Welfare Pays Better Than Entry Level Jobs
by HMJC
Last comment by HMJC 2 years, 5 months ago.

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There has been a fair amount of discussion about the employment rate, the amount of Americans on Welfare, and the lack of jobs to be found. We have jabbed back and forth many times about the possibility that people stay on Welfare because it is more lucrative than actually working. The link I have posted discussess just that point. If in fact this is even half way true it doesnt matter how many jobs are created if the Welfare culture refuses to take them. Some of the annual incomes with the rolled up benifits is a kick in the gut to people that are working two and three jobs so they do not have to be on Welfare. Although this is an obvious statement; until Welfare is just enough to get by and not a alternitive lifestyle the culture will never change. By the way, this is also the 13% that "need" our help so they have affordablel access to care...Things like this really make me feel like our country has lost its way.

"half of recipients are above the poverty line and one in five food stamp households bring in incomes that double the
poverty line ". Jack Kingston Wed Coastal Couriour


http://dailycaller.com/2013/08/20/study-welfare-pays-more-than-work-in-most-states/


Latest Activity: Aug 21, 2013 at 10:18 AM


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PoliticsNation commented on Wednesday, Aug 21, 2013 at 11:54 AM

We are on dangerous terrain when government picks winners and losers in the economy by subsidizing favored products and industries,” Koch wrote. He further complained that government is currently “subsidizing and mandating politically favored products in the energy sector,” singling out “solar, wind and biofuels” for examples of sectors currently being helped out.

But not a word about oil and gas can be found in Koch’s litany of complaints. Could this be because Koch Industries, of which Koch is chairman and CEO, was originally and is still primarily an oil-refining and pipeline company, though it has also diversified into such fields as paper, asphalt, chemicals, cattle ranches, commodity trading, and buying elections? A study by the Environmental Law Institute has tallied the amount of U.S. subsidies to the fossil fuel industry between 2002 and 2008 at roughly $72 billion. Earlier this year, President Obama called for ending the subsidies to oil companies, but a bill by Senator Robert Menendez (D-N.J.) to do just that failed to muster the 60 votes required to surmount the cloture barrier this summer (it got 51 votes). Though Koch Industries spent more than $50 million on its lobbying efforts in Washington from 2006 and 2011, according to the Center for Responsive Politics, there’ s been no report of it lobbying for Menendez’s bill to end the government’s subsidy to the oil industry.

Koch’s hypocrisy isn’t his alone. It epitomizes the double standard of right-wing opponents of industrial policy who neglect to note all the industrial policies that benefit either their own industries (if they’re oil men, bankers, military contractors, and so on) or the industries that write them checks (if they’re politicians who are funded by oil men, bankers, military contractors, and so on). The oil depletion allowance is industrial policy, lowering the tax bills of such behemoths as Exxon-Mobil at a time when public needs and the deficit are soaring. The exclusion of derivatives from regulation, which banks insisted on over the cautionary objections of Clinton administration Commodities Futures Trading Commission chief Brooksley Born, was industrial policy, benefiting the banks while imperiling, and eventually bringing down, the entire economy. Congressional appropriations for military hardware that the Pentagon neither wants nor needs is industrial policy. The fact that 27 nations have treaties with the U.S. that enable their residents to avoid any U.S. taxation of their casino winnings is industrial policy that brings in millions, if not billions, in high-roller business to such GOP mega-donors as Sheldon Adelson and Steve Wynn. You get the picture.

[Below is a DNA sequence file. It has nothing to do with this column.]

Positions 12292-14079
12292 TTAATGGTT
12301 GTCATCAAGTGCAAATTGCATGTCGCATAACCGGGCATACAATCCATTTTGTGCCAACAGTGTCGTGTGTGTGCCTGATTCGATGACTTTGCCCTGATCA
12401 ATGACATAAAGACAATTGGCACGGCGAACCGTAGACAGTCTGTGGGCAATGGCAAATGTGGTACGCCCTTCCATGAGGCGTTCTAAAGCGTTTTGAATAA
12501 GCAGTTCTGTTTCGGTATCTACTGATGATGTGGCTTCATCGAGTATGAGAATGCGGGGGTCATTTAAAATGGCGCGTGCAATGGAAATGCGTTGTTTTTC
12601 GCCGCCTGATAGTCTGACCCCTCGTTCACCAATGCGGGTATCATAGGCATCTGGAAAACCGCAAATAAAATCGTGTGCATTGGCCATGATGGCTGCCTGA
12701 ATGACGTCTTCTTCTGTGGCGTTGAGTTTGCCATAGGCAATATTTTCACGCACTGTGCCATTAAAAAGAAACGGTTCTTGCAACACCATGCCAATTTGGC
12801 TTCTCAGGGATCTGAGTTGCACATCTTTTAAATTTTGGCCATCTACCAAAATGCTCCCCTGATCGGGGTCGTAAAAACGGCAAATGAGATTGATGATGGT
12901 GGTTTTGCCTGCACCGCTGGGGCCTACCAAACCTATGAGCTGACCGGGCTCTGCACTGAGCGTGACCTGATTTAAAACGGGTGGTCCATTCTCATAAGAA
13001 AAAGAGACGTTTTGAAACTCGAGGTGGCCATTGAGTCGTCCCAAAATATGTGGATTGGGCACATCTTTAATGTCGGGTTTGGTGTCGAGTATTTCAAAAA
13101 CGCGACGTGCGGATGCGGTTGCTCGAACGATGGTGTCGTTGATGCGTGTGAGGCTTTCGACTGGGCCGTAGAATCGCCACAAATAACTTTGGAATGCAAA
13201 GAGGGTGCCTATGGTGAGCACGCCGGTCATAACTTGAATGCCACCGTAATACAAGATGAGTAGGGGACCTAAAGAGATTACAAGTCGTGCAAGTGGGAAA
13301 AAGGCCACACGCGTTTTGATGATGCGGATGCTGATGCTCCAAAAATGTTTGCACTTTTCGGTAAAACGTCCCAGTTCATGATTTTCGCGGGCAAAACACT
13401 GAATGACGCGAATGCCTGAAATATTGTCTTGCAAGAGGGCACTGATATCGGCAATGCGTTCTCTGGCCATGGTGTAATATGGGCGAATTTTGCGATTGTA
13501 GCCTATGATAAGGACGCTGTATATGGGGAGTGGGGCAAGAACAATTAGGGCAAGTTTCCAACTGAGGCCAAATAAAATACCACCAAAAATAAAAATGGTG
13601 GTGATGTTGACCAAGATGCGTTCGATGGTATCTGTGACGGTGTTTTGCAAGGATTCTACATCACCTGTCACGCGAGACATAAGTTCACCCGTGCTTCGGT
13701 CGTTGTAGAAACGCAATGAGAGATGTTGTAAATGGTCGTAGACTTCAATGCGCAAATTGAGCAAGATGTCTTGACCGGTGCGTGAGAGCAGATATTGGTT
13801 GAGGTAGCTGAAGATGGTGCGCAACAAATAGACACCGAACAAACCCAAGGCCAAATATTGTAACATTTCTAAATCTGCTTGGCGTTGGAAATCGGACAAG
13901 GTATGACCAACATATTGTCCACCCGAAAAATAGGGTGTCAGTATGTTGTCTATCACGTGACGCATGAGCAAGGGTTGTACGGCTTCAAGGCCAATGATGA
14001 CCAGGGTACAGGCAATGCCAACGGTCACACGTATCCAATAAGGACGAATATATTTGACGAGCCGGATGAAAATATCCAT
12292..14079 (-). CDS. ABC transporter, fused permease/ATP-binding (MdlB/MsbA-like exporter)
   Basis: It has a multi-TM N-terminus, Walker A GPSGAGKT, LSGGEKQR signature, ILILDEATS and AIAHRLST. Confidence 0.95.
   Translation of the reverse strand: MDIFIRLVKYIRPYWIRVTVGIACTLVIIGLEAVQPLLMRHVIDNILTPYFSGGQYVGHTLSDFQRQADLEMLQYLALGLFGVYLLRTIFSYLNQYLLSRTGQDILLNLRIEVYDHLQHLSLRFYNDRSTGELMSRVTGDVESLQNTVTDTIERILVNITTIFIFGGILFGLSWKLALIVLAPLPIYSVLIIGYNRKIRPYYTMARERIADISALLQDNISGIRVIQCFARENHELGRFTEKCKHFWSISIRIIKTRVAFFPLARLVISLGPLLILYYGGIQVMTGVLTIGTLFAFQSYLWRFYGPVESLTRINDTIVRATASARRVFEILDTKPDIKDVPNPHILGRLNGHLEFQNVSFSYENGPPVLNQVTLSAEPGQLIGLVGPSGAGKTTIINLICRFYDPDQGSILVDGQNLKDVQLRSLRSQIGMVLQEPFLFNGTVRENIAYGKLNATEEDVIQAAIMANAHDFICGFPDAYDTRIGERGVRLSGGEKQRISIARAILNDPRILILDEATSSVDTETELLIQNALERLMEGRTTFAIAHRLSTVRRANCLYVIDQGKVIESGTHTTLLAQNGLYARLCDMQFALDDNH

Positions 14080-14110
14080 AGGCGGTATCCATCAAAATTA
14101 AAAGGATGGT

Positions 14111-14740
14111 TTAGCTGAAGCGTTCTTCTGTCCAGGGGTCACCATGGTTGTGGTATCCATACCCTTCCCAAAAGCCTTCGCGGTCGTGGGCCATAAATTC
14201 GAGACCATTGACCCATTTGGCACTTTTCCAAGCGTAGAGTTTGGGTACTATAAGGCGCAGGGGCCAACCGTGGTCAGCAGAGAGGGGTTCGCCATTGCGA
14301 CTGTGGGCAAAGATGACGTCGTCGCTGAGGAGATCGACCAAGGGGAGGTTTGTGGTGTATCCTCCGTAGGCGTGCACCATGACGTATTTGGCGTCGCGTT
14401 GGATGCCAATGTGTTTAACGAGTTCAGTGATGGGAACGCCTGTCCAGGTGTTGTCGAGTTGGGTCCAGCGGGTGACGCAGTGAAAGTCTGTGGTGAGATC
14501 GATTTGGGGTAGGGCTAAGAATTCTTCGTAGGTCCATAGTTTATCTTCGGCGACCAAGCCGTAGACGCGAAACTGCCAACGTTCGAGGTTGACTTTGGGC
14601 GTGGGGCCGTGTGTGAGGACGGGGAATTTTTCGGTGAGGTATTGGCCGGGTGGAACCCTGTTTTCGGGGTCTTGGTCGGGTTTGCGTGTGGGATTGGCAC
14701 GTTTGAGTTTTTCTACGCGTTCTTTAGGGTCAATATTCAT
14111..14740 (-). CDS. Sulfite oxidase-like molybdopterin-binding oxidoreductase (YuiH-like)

http://prospect.org/article/koch-its-...

HMJC commented on Thursday, Aug 22, 2013 at 08:52 AM

Although it is a good response I hesitated to respond because I was a bit befuddled at the initial response. My oint somehow got turned around to big buisness is why Welfare is the way it is... As in my initial post, if the article is even half true, we have an issue no matter which side of the fence you are on.

HMJC commented on Thursday, Aug 22, 2013 at 15:51 PM

Again no worries, frankly I just don't want to be perceived as ranting just to try and seem revelant. The abuse of the system just does not hurt the taxpayers, eventually it is going to hurt the people that really need it. I am just befuddled why some just cannot admit that there are a lot of people out there using and abusing the system at a huge price to the taxpayer. Much more than as Sebe pointed out, taxing the wealthy to make it all better. That for some reason continues to be the common call to order; "it's the lack of contribution by the wealthy that is causing our economic demise" I propose that just maybe the milions of people abusing federal programs at the taxpayers expense might have just a little to do with it as well...


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